Poverty, low levels of education and illiteracy, limited access to health care, basic sanitation, credit, and employment, limited participation in political life, and domestic and sexual violence are all prevalent problems among indigenous women. Besides, their right to self-determination, self-governance and control of resources and ancestral lands have been violated over centuries.
Still, Indigenous women are ensuring that traditional knowledge is carried over from generation to generation.
Language Activist Letitia Petersen tells us more.
As the backbone of Indigenous communities, Indigenous women have over the years been instrumental in the preservation and transmission of traditional ancestral knowledge. As protectors of natural resources and keepers of scientific knowledge, Indigenous women are integral to the survival of their traditions.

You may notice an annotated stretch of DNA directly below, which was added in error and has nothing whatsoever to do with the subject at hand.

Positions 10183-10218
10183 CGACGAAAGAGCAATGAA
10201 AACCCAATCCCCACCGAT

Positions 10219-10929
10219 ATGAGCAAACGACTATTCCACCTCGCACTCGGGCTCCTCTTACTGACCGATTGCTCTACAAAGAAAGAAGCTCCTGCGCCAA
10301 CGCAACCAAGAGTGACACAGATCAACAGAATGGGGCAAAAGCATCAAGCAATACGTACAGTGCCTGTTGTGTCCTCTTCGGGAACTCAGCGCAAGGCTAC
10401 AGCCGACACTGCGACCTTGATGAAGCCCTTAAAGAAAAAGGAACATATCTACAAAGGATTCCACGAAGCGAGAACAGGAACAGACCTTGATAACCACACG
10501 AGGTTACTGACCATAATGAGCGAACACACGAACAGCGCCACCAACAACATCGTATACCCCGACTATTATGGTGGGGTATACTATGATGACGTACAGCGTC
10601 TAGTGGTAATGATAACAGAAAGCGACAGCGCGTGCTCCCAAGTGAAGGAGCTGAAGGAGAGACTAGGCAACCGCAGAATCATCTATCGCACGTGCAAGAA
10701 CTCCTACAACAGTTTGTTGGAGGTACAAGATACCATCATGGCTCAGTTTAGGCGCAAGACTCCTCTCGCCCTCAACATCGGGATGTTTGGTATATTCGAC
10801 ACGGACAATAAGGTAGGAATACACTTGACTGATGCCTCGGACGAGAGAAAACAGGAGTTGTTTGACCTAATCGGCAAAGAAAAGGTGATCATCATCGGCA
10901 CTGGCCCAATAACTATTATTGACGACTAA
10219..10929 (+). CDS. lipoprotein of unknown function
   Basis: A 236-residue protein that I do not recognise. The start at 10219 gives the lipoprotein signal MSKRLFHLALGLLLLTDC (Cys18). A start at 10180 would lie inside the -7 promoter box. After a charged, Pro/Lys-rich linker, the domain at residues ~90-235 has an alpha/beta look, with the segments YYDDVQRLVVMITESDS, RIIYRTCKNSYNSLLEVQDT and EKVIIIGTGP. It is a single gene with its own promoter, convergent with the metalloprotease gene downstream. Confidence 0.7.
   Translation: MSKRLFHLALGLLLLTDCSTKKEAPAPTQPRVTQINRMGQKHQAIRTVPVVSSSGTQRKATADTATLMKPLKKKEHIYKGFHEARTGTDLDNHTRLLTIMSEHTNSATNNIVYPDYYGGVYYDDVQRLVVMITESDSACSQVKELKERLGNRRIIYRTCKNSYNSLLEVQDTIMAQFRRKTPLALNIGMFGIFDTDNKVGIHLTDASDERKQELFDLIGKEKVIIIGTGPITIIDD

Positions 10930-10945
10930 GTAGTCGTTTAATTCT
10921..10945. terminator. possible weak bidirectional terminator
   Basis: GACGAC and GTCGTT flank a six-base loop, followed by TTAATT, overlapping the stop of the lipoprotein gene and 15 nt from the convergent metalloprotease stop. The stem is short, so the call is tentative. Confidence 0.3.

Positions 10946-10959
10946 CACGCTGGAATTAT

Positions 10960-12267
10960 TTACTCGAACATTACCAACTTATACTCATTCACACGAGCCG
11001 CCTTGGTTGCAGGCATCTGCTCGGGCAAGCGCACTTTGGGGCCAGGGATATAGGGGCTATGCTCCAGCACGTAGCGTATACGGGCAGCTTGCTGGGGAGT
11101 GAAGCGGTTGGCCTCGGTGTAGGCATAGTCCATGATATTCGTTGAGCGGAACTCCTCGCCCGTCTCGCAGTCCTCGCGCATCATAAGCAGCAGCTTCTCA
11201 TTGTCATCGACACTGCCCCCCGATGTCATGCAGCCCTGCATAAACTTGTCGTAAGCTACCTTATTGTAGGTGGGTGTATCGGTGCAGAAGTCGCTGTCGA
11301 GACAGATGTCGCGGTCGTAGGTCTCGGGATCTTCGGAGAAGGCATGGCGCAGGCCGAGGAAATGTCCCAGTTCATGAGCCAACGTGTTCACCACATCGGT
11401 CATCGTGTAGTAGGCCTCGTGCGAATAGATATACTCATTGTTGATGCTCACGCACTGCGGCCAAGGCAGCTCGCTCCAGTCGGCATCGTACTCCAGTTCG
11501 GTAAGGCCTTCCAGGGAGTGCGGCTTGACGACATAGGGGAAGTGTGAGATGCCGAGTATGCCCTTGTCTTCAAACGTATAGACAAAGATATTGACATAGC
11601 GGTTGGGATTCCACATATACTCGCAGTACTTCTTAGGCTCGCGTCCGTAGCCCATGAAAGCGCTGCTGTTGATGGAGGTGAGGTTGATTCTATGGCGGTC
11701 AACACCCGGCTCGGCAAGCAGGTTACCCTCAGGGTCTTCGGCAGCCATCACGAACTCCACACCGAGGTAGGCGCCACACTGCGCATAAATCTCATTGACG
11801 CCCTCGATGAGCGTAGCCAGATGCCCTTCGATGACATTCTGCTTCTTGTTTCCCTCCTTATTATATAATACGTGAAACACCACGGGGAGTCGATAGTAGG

We interview Wilhelmina Van Dyk who coordinated the Khoikhoi language gathering in South Africa. This event put the Khoekhoegowab language in the spotlight and left attendees with basic vocabulary of the language after a few days.
Produced by : Shaldon Ferris
Interviewee: Wilhemina Van Wyk
Music: "Burn your village to the ground", by A Tribe Called Red - used with permission.
"Avantgarde" by Tyso, used with permission